FORT HARRISON — Veterans Affairs Secretary, Denis McDonough, along with Senator Tester, Daines and Congressman Rosendale hosted a roundtable discussion with nearly a dozen local veterans at Fort Harrison to hear the vets' feedback about the VA Health Care System and other related topics.
One of the first topics was mental health care for vets, specifically treatment resistant depression.
“30% of people with depression won't respond to medication and they won't respond to therapists,” says Matt Kuntz, Executive Director of the National Alliance on Mental Illness of Montana. “We need other kinds of treatment. When I was on a VA Commission and got them to do a data analysis of that. It was only 2,000 veterans in the VA system that received appropriate care for that, out of approximately 300,000 veterans that should have been qualified."
The VA Secretary responded saying that 95% of rural communities in the country do not have access to mental health care and that this subject was one of his biggest takeaways in his trip to Montana.
“I am gravely concerned about the lack of access to mental health care. We have a lot of work to do there,” says Secretary McDonough. “There's good news there, greater access over telehealth platforms, but we have so much more to do. Our vets, Montanans, congress, our [Veteran Service Organizations], our President are right to expect that we do more and do it better."
The discussion wasn’t all about concerns. Ideas also surfaced that caught the eyes of the Secretary and others, including one idea to use the VA to help connect vets with legal services across the state.
"We provide certain types of services to service members. You have to be eligible, meet eligibility requirements. We got a lot of phone calls here saying 'Can I get some help because I'm a veteran?” says Major Mike Talia, a Legal Services Provider at Fort Harrison. “We've got one guy who works at a big law firm in Billings that does it for the state. He takes all the emails and all the phone calls and he sends an email out to everybody who's willing to volunteer. He does the placements.”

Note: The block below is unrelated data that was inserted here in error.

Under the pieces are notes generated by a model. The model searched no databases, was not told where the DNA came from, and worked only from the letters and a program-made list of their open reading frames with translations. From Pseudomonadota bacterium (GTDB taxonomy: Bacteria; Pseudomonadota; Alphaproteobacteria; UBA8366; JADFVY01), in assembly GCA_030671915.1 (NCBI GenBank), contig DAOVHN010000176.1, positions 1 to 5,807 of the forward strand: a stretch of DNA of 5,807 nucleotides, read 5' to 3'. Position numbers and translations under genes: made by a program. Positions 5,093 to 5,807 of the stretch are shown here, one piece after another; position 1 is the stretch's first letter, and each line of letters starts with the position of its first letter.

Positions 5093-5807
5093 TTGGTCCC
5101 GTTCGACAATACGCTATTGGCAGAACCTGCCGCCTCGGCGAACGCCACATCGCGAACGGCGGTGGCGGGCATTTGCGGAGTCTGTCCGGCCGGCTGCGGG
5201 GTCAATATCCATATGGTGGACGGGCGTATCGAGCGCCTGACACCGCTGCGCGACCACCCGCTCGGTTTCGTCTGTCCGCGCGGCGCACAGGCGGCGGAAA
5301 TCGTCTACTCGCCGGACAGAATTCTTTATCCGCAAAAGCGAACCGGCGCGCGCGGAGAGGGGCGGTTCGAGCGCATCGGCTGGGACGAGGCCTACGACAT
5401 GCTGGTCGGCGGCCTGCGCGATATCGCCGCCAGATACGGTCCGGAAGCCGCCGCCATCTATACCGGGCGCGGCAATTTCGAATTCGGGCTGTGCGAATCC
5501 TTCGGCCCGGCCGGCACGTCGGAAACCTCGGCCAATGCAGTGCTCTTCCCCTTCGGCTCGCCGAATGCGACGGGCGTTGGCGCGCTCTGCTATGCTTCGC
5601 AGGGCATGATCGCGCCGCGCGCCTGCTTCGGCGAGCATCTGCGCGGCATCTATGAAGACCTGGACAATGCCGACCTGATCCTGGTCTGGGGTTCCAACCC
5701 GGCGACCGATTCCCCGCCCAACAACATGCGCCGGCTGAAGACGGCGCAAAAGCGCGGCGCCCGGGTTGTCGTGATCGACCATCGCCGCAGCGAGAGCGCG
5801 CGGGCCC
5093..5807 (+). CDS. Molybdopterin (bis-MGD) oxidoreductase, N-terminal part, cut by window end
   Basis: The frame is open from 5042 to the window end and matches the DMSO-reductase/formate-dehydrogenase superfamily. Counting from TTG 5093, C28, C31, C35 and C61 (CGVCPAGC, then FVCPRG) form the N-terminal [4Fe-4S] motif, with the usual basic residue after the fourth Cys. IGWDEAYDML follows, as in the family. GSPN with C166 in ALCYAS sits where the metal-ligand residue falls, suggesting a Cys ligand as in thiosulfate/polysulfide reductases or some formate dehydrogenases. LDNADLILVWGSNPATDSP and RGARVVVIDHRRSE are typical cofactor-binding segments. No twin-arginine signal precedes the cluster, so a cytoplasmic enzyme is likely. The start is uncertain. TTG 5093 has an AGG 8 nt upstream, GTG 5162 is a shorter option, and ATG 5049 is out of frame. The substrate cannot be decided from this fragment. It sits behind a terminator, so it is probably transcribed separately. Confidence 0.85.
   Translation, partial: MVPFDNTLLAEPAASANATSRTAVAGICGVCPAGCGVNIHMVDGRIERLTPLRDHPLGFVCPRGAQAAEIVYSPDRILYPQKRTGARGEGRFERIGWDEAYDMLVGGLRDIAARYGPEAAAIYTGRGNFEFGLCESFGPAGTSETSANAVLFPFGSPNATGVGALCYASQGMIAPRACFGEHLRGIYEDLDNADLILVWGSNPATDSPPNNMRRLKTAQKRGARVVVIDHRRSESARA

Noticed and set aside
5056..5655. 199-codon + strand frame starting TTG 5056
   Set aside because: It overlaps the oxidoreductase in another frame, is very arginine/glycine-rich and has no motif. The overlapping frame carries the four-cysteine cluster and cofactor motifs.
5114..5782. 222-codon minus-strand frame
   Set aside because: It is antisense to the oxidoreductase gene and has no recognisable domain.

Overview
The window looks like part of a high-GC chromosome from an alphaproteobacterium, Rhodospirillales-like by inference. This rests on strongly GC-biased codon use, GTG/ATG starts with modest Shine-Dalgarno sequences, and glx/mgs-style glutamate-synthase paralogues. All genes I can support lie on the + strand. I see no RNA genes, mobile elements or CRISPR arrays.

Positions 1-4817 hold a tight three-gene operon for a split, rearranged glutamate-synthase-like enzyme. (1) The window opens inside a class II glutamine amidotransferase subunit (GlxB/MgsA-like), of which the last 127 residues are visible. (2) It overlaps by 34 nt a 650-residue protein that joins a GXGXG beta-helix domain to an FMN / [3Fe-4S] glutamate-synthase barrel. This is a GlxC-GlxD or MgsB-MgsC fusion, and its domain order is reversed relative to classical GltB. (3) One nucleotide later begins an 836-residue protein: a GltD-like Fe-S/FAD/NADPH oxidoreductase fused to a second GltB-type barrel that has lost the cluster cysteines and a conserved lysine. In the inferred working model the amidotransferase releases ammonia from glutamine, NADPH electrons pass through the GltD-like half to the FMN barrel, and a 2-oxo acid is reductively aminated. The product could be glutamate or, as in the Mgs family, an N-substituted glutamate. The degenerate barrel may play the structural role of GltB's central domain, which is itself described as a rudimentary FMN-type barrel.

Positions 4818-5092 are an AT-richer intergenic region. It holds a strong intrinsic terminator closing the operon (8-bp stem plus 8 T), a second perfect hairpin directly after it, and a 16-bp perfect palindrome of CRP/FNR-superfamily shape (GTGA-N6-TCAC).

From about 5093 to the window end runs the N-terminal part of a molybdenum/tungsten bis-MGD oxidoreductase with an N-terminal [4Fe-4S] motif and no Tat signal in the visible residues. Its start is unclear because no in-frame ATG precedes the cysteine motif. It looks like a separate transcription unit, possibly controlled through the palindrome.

Talia proposed that legal services within the VA have added duties, or add a position, within the VA that places veterans in need of legal services with lawyers across the state. He proposed that this would also create data of what veterans go through when it comes to legal matters.
In addition to the discussion, the VA Secretary commented on the electronic health records system that has been on delay for many months at the Fort Harrison VA.
He says they have rolled out electronic health records in a pilot program in Spokane, Washington. In Washington, for the last several months, McDonough says the electronic health records have decreased productivity and has been less efficient than what they were proposing with this service.
Given that, the VA Secretary says they will re-look at the program before piloting the service elsewhere and in Montana. He did not comment on a timeline.
This Fort Harrison discussion was Secretary McDonough’s final stop on his Montana trip.
The Veterans Crisis Line offers support to veterans and their loved ones. They have veteran-specific suicide prevention information such as how to find nearby support, recognize warning signs, and information to connect with support via call (1-800-273-8255) , chat, or text.
More information about resources available for suicide prevention and survivor of suicide loss can be found here.